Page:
This is Part 6 in the series Pursuing Your Wife.
Before I got married, and I would read things about dating in marriage, I always thought, “What are they talking about? You dont need to “date,” you will be together every night!”
Naive. Stupid. I know, I know.
The fact that you are around each other that much is exactly why you have to date in marriage.
I was great at dating before I got married. I’m a fun, charming, and an exciting person. This made dating quite easy. I got some type of kick out of trying to get girls to “fall for me.” I never had a serious relationship until I met my wife. Before that it was a series of shallow dating. Shallow dating seemed to come quite naturally to me, primarily because it was about me.
Dating in marriage has been a different story. It’s not really about me at all. I don’t know about you, but the first thing marriage did for me was show me how much of a selfish jerk I was.
An “all about me” life is easy. A life dedicated to the joy, holiness, and good of my wife is not easy.
The theme of “die to self” is on full display—in the good and the bad. Marriage makes it obvious when I am being truly loving towards my wife or when I care only about myself. I promise you, it isn’t always pretty. In fact, the percentage of good to bad isn’t even close to where I would like it to be.
My point: it is simply easier to get a girl to marry you than it is to make her glad she married you day in and day out. I’m not saying my wife wishes we weren’t married. I am just owning what we all know, a lot of false advertisement takes place when dating.
Once you get married there is nowhere to run and hide. You are exposed. Your sin is on full display.
One of the hardest things to learn early in marriage is what a posture of grace and love towards one another looks like. This is simply one reason why dating in marriage is so important. It can be easy to focus on each other’s sin, rather than pursuing one another in a God honoring way. One of those roads ends with a lot of bitterness, the other road ends with a marriage that is Christ-centered, full of love, and has the ability to endure.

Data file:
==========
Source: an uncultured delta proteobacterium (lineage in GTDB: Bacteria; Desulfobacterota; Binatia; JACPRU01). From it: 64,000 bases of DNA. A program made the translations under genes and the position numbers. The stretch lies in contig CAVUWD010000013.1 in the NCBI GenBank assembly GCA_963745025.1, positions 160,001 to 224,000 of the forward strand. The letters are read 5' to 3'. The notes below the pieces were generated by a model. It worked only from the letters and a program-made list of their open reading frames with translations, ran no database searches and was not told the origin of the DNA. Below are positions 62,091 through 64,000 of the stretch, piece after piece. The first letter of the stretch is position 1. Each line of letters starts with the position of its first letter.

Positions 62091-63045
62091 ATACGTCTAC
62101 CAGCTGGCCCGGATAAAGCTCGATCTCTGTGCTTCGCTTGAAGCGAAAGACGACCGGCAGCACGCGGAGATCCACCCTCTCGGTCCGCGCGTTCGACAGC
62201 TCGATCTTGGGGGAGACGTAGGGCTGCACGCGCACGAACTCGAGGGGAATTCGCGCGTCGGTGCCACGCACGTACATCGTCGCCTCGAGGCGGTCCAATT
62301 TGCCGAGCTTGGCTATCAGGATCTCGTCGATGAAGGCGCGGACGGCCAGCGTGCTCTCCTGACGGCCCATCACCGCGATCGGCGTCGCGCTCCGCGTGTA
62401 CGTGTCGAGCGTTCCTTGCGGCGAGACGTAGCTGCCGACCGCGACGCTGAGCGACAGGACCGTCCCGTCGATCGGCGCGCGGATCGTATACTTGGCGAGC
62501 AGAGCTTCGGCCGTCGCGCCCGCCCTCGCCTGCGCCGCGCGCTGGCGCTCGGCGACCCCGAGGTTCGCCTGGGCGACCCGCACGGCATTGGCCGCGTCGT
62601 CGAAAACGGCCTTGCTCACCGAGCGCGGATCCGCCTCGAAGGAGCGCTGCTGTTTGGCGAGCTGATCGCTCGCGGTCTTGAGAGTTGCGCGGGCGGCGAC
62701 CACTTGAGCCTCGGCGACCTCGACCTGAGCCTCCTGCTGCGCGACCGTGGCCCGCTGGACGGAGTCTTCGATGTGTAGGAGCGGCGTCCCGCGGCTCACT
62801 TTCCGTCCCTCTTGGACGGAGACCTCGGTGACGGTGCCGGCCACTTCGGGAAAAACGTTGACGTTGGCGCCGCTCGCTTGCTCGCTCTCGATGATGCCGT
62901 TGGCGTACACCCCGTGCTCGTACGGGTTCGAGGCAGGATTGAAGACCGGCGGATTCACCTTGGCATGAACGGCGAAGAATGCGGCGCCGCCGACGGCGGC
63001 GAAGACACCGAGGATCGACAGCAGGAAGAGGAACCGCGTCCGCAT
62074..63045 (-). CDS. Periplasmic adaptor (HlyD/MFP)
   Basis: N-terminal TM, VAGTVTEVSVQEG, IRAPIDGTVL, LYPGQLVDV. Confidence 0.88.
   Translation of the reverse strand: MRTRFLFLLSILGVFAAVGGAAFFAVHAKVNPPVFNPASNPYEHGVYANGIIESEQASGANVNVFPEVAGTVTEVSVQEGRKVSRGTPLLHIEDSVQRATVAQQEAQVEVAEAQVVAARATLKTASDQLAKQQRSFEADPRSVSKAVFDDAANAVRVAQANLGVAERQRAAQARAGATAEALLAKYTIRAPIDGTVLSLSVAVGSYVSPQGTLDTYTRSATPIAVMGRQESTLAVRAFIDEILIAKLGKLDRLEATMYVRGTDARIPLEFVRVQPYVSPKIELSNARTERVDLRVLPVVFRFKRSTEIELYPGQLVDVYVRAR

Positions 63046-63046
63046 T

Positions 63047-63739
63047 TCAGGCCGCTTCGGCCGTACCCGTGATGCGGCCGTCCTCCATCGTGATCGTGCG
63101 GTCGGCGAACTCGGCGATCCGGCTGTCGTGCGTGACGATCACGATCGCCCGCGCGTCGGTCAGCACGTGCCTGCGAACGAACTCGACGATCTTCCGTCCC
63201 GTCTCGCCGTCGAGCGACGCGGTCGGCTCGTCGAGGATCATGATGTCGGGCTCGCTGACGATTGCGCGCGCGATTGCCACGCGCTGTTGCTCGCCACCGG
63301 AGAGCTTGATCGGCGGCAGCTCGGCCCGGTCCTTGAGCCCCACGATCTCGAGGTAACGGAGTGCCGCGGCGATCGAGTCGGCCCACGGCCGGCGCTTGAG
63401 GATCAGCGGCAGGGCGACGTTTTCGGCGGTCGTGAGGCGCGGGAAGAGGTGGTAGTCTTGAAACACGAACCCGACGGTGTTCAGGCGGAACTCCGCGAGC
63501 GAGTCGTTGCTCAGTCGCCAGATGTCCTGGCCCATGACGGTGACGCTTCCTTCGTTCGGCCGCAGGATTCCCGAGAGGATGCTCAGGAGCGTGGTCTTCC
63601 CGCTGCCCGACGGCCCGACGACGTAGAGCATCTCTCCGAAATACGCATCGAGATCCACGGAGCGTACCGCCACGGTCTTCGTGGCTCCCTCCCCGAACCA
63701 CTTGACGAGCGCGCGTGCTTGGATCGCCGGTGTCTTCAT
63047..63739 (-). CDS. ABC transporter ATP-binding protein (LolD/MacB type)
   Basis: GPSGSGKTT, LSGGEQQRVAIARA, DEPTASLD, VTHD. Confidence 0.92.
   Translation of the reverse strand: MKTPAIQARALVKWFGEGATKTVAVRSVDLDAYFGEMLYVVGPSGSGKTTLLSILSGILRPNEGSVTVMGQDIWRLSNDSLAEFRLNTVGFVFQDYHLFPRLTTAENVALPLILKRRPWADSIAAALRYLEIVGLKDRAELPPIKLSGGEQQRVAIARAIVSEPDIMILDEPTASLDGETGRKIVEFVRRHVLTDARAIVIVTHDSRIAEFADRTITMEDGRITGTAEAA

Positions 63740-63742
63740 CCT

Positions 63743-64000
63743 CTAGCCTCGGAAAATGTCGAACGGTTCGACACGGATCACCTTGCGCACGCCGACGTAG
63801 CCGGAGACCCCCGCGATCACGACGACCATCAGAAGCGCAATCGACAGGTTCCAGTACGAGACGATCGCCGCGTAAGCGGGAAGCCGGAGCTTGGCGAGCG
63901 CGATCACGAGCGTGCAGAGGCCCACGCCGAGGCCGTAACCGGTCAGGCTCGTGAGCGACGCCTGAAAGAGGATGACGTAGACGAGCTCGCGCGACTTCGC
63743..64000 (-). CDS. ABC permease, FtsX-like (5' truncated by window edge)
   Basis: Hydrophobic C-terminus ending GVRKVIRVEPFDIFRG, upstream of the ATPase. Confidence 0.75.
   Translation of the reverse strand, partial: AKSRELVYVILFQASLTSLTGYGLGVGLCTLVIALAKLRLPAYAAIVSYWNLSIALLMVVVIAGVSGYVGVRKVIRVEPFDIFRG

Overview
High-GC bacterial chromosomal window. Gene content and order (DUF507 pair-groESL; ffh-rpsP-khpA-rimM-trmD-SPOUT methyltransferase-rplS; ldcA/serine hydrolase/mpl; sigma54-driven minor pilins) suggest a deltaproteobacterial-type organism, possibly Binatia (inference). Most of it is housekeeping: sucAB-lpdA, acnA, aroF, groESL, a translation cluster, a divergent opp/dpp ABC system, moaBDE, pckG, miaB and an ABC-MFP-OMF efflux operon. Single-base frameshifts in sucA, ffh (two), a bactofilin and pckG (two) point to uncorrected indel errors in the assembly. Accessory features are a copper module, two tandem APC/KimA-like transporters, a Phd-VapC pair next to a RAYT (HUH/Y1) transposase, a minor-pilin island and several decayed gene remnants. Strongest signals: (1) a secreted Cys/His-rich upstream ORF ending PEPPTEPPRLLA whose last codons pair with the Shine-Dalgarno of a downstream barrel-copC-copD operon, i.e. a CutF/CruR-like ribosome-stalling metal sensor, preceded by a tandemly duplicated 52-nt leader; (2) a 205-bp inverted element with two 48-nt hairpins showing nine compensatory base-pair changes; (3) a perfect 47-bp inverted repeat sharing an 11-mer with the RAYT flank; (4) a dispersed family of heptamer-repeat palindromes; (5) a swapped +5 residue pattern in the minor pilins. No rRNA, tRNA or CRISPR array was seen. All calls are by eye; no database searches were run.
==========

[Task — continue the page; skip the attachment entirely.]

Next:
When we are in constant pursuit of our spouse we show them their value. Dating in marriage is more than a display of affection. If we are all honest we can admit there can be some really dry seasons in marriage. It simply isn’t butterflies and emotional ecstasy towards each other all the time. While that would be easier, it wouldn’t be nearly as sanctifying.
We date in marriage because of what we know we need, not because of what we feel. We need to work hard and fight to become and stay intimate with one another. It sure is fun when our dating is an outworking of the deep, passionate affection we feel towards our spouse. Those seasons are incredible. With that said, the deep value of dating in marriage comes to light when we date in order to stir the affection we once had and desire to have again.
My wife and I are much more intentional now with how we date than we have been in the past. This is true mostly because we see its value much more now than we did early on in marriage. The first few years were rough. Where did those original butterflies go?! Winter had set in. Why are we always mad at each other and frustrated?
Insert: a lot of speck pointing and plank ignoring.
Marriage is hard work. It is near impossible when couples aren’t carving out intentional time to date and pursue one another. It will and should look different for different marriages, but the idea of dating in marriage has to be a nonnegotiable.
My encouragement would be to figure out what your spouse enjoys and finds edifying in dating and run with it. It can be very set and structured or very loose and casual. Whatever it looks like, pursue your spouse with intentionality.
It is good for their heart and yours. It helps make for a healthy marriage.
ABOUT MATT: Matt is the pastor of missional communities and students at The Bridge Church (Acts 29 Network) in Spring Hill, TN. Husband to Meredith and father to Caleb & Calvin, Matt loves to read, golf, and cheer for his Huskers.
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